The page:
Jamaica’s National Heroes dared to challenge the institution of colonialism and in so doing changed the course of Jamaica’s history giving social and political freedom to its people. Today, the statues of Jamaica’s seven National Heroes stand in proud acknowledgment, in the National Heroes Park in Kingston where they are viewed with inspiring pride, unforgettable symbols of Jamaica’s enduring strength.
Paul Bogle – Birth date: uncertain. Died: 1865.
Paul Bogle, a Baptist Deacon was generally regarded as a peaceful man who shunned violence. He believed in the teachings of the Bible, endorsing the principles of charity and endurance. Yet he was also a leader and organizer who knew well the terrains of the land and had spent time in educating and training his followers. He lived in St. Thomas and led the Morant Bay Rebellion in 1865.
George William Gordon. 1820-1865
George William Gordon was a free colored land owner and an associate of Bogle. As a member of the House of Parliament, he used his position to highlight the sufferings of the people and to make a plea for changes. The Morant Bay Rebellion and the resultant deaths of Bogle and Gordon precipitated the beginning of a new era in Jamaica’s development. The British government became compelled to make changes including outstanding reforms in education, health, local government, banking and infrastructure
Nanny. Lived and Died in Nanny Town
Nanny of the Maroons stands out in history as the only female among Jamaica’s national heroes. She possessed that fierce fighting spirit generally associated with the courage of men. In fact, Nanny is described as a fearless Asante warrior who used militarist techniques to foul and beguile the English. Like the heroes of the pre Independence era, Nanny too met her untimely death at the instigation of the English sometime around 1734. Yet, the spirit of Nanny of the Maroons remains today as a symbol of that domitable desire that will never yield to captivity.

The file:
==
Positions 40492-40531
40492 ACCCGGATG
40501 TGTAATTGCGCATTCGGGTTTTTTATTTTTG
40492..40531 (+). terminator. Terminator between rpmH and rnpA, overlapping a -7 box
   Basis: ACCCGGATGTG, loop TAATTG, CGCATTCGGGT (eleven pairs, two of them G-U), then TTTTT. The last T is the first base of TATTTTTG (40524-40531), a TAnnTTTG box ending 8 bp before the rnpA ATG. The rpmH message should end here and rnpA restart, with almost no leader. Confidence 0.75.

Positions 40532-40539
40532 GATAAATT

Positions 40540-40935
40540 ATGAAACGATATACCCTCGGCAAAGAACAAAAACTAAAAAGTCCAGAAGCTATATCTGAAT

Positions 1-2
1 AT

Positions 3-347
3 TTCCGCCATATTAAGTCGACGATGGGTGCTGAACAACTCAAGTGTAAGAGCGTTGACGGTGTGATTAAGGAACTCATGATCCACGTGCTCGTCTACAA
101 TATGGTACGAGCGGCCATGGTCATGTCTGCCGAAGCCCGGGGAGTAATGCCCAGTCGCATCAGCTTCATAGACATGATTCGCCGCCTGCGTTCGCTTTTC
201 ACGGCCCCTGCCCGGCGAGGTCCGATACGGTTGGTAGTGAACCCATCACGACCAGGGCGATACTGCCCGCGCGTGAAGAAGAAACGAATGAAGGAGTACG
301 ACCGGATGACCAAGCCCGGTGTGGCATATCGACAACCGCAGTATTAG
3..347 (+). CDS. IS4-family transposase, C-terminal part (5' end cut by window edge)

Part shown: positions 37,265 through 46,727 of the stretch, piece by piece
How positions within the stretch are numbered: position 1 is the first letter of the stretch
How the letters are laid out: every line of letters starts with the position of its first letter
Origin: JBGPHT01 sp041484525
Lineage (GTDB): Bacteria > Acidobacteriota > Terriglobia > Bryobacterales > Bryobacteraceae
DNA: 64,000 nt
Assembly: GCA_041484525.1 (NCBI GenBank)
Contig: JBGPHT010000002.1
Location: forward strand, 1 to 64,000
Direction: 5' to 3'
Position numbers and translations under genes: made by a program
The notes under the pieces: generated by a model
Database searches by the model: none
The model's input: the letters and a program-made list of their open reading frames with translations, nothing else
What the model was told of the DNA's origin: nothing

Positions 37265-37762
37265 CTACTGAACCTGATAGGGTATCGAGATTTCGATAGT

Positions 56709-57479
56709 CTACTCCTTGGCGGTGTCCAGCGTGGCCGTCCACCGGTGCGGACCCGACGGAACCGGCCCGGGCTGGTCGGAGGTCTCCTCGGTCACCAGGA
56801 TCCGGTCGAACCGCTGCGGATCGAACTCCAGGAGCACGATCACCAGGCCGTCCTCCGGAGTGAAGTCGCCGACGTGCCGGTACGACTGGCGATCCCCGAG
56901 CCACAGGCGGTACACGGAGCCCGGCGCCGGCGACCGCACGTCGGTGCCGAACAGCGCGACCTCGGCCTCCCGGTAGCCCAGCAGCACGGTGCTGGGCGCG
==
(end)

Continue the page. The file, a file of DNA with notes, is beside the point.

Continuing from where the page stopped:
Samuel Sharpe. 1801 – 1832
‘Daddy’ Sam Sharpe, as he was affectionately called was to carry on the Resistance against slavery effecting at the young age of 31, the most outstanding Slave Rebellion in Jamaica’s history. Sharpe, an educated town slave, was a preacher and spokesman. Intelligent and sharp, he followed the developments of the abolition movement by reading discarded local and foreign papers and was able to advise his followers. Sharpe was tired of slavery, spent months in strategic planning, educating the slaves and traveling from estate to estate in secret meetings at nights, igniting the slaves with inspiring messages of hope of freedom. The 1831 Christmas Rebellion started in St. James and spread throughout the entire island. The Rebellion started on December 28 and lasted 8 days. Sam Sharpe was eventually captured and hung at the Parade in Montego Bay (now renamed Sam Sharpe Square). On August 28, 1833 slavery was abolished and the System of Apprenticeship instituted, allowing for the total freedom of slaves in the next 4-6 years. On August 1, 1938 the Apprenticeship System ended granting full freedom to the slaves.
Sir Alexander Bustamante. 1884-1977
Alexander Bustamante was an aggressive, outspoken young man who understood the dynamics of labor relations. A charismatic and impressive speaker, he used the media to criticize the prevailing political system and its attendant social problems. He started the Industrial Trade Union in 1938 and was jailed for 17 moths following labor riots. He became Jamaica’s first Chief Minister, a position he held until 1954, being knighted that same year by the queen. On August 6, 1962 Jamaica was granted full independence. At the first session of Parliament, Bustamante received the Instruments of Independence from the queen’s representative, Princess Margaret. This time in Jamaica’s history drastic changes were heralded, not by bloodshed but by peaceful negotiations.
Norman Wahington Manley. 1893-1969
Norman Washington Manley founded the People’s National Party which later was tied to the Trade Union Congress and the N.W. U. Together with Bustamante, their efforts resulted in the New Constitution of 1944 granting full Adult Suffrage. In 1955 Manley was elected Chief Minister. The 400 year British Rule, invoking slavery, deculturisation, uprising and bloodshed was not at an end.
Marcus Mosiah Garvey. 1887-1940
Marcus Mosiah Garvey stands out in history as one who was greatly committed to the concept of the Emancipation of minds. Garvey who was born in St. Ann became famous worldwide as a leader who was courageous and eloquent in his call for improvement for Blacks. He sought the unification of all Blacks through the establishment of the United Negro Improvement Association and spoke out against economic exploitation and cultural denigration. He spent many years in the United States pursuing his goal of Black Unification.